Georgia Institute of Technology President Bud Peterson announced Monday that he will retire this summer. Peterson has been president of Georgia Tech since 2009.
“The opportunity to serve as president of Georgia Tech the past 10 years has been one of the highlights of my career,” Peterson said in a press release from the University System of Georgia. “Georgia Tech is a great institution and great institutions are built on great people, great faculty, great staff and great students. Since our very first visit to Georgia Tech in the fall of 2008, Val and I have continued to be impressed with the quality of the people of Georgia Tech and the dedication and commitment to making Georgia Tech the nationally recognized institution that it is today.”
Said University System of Georgia Chancellor Steve Wrigley: “President Peterson’s extraordinary contributions to Georgia Tech, a top-10 public research university, are unmatched. Under Bud’s leadership, Georgia Tech became the first institution in a decade to receive an invitation to join the prestigious Association of American Universities. His focus on research led to an increase in total awards from $445 million to $851 million.
“At the same time, he grew student enrollment, including the number of women enrolled in first-year classes and transformed the landscape of midtown Atlanta. Whether in academic distinction, student growth or reputation for research, Georgia Tech has flourished under Bud’s tenure. His vision and achievements will continue to leave their mark on the university and its graduates for years to come. I’m grateful for his service to our students and the University System of Georgia, and wish him well as he embarks on his next chapter.”
The University System of Georgia said it will organize a national search for Peterson’s replacement in the coming days.
According to the University System of Georgia, these were other notable accomplishments by Tech during Peterson’s tenure:
• Significantly expanded Georgia Tech’s presence in Tech Square along with individual “corporate innovation centers.” Since 2013, 30 corporations have established innovation centers in and around Tech Square, and several corporations have moved their world headquarters to Atlanta in part because of access to talent and technologies being developed Georgia Tech.
• Developed the collaborative relationship that has resulted in the construction of Coda in Tech Square. Slated to open in spring 2019, Coda is a $375 million, 750,000 square-foot facility that includes Tech’s high-performance computing, startups and corporations.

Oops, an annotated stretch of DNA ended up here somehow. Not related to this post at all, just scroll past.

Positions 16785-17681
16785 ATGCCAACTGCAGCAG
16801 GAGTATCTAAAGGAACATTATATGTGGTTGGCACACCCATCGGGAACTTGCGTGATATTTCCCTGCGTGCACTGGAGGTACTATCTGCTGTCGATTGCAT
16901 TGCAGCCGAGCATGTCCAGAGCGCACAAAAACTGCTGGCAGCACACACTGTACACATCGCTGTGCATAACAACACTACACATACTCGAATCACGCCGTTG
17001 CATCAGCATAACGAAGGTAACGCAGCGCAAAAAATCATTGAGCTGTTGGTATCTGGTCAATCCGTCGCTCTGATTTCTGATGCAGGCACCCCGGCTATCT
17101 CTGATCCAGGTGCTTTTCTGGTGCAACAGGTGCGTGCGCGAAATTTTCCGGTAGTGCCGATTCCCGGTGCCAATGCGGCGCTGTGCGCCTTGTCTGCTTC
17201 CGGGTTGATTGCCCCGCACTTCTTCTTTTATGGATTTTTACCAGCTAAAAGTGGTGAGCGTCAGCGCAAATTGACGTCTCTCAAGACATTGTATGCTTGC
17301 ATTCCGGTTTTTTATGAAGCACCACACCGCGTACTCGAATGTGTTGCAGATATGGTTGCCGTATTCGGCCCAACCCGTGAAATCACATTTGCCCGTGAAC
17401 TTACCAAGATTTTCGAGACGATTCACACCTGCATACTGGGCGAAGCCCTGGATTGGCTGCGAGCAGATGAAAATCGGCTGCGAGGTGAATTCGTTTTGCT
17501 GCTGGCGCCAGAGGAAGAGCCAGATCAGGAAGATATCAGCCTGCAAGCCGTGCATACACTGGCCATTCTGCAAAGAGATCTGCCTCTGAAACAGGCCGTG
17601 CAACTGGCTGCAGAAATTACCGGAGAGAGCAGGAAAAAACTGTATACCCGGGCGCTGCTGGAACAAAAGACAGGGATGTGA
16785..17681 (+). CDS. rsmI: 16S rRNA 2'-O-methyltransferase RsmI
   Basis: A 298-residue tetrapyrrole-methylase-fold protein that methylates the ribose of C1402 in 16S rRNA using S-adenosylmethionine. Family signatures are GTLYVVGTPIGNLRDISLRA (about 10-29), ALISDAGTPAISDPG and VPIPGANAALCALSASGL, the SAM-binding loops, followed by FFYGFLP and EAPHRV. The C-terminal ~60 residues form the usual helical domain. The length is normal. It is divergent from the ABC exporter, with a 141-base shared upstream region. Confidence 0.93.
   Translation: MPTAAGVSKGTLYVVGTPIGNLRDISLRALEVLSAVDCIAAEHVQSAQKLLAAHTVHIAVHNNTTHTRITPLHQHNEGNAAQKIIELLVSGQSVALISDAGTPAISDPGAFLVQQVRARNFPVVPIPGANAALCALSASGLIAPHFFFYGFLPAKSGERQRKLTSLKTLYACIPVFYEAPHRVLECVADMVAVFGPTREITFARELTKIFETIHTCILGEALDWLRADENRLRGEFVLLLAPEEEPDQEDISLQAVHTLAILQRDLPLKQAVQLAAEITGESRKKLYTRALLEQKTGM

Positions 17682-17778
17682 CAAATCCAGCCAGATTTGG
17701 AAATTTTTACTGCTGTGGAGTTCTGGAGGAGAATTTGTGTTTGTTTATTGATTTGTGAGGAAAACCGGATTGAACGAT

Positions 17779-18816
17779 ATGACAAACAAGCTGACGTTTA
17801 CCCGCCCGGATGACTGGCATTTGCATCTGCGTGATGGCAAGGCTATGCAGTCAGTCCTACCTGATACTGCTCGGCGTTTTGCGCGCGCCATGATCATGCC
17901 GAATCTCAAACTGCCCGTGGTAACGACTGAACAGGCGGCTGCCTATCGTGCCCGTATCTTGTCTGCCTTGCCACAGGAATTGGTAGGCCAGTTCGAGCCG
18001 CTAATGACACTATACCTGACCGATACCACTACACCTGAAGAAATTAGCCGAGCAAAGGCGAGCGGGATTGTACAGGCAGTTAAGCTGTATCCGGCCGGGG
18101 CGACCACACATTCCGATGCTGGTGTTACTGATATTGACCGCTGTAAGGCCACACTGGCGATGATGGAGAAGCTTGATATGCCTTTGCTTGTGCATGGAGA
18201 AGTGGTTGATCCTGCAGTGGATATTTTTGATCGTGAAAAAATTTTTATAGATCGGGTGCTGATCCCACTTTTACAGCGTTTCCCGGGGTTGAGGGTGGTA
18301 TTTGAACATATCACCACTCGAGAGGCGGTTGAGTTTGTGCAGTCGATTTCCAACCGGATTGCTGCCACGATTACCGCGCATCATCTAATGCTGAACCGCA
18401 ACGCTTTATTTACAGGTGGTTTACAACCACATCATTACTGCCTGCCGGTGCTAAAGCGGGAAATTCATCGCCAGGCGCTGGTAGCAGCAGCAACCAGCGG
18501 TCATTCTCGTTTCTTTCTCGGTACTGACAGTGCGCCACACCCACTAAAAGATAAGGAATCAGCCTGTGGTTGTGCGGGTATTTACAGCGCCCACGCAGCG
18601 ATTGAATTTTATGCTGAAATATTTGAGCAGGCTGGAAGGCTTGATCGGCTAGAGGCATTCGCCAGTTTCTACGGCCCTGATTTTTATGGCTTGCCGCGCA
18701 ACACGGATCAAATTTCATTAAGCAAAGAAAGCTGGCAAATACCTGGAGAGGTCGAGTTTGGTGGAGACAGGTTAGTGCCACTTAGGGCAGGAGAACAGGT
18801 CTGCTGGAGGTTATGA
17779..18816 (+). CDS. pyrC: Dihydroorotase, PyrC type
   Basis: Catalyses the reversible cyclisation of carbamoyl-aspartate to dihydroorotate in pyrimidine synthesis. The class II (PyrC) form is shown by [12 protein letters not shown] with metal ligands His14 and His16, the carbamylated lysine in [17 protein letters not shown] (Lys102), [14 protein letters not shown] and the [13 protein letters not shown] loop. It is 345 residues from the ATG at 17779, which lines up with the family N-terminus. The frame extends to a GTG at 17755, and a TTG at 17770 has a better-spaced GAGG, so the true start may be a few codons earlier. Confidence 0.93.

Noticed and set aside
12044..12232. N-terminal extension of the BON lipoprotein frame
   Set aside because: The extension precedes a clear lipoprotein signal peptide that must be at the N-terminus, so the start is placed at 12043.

• Exceeded the $1.5 billion goal for Campaign Georgia Tech by 20 percent, raising over $1.8 billion in support of Georgia Tech.
• As part of its commitment to affordability and access for Georgia’s top students, in fall 2014 Georgia Tech began offering automatic acceptance and four-year in-state tuition scholarships to all Atlanta Public School valedictorians and salutatorians. The Georgia Scholars program was implemented in 2017, offering automatic acceptance for all valedictorians and salutatorians in accredited Georgia high schools.
• Initiated several online MS programs, increasing overall graduate student enrollment by 100 percent. Collaborations with AT&T resulted in the launch of the Online Master of Science in Computer Science. OMS CS now has 7,500 students. There have been more than 1,000 graduates, 8 percent of the MS degrees in Computer Science in the US. Two other programs have launched: Online MS degree in Data Analytics; Online MS in Cybersecurity that launched January 2019.
• Enhanced the campus with the addition of the Marcus Nanotechnology Building, Clough Undergraduate Learning Commons, Roger A. and Helen B. Krone Engineered Biosystems Building. Projects under construction include Coda high performance computing building, library buildings, Campus Safety building, Kendeda Building for Innovative Sustainable Design, Dalney building project, Georgia Tech Cobb Research Center, Campus Center and ACC Network Production Center.
• Increased Georgia Tech enrollment by 69 percent (24 percent for undergraduates and 159 percent for graduate students.) At the same time, undergraduate enrollment applications have more than tripled over the past decade, and graduate applications have doubled. The number of women in the first-year class has increased from 32 to 40 percent.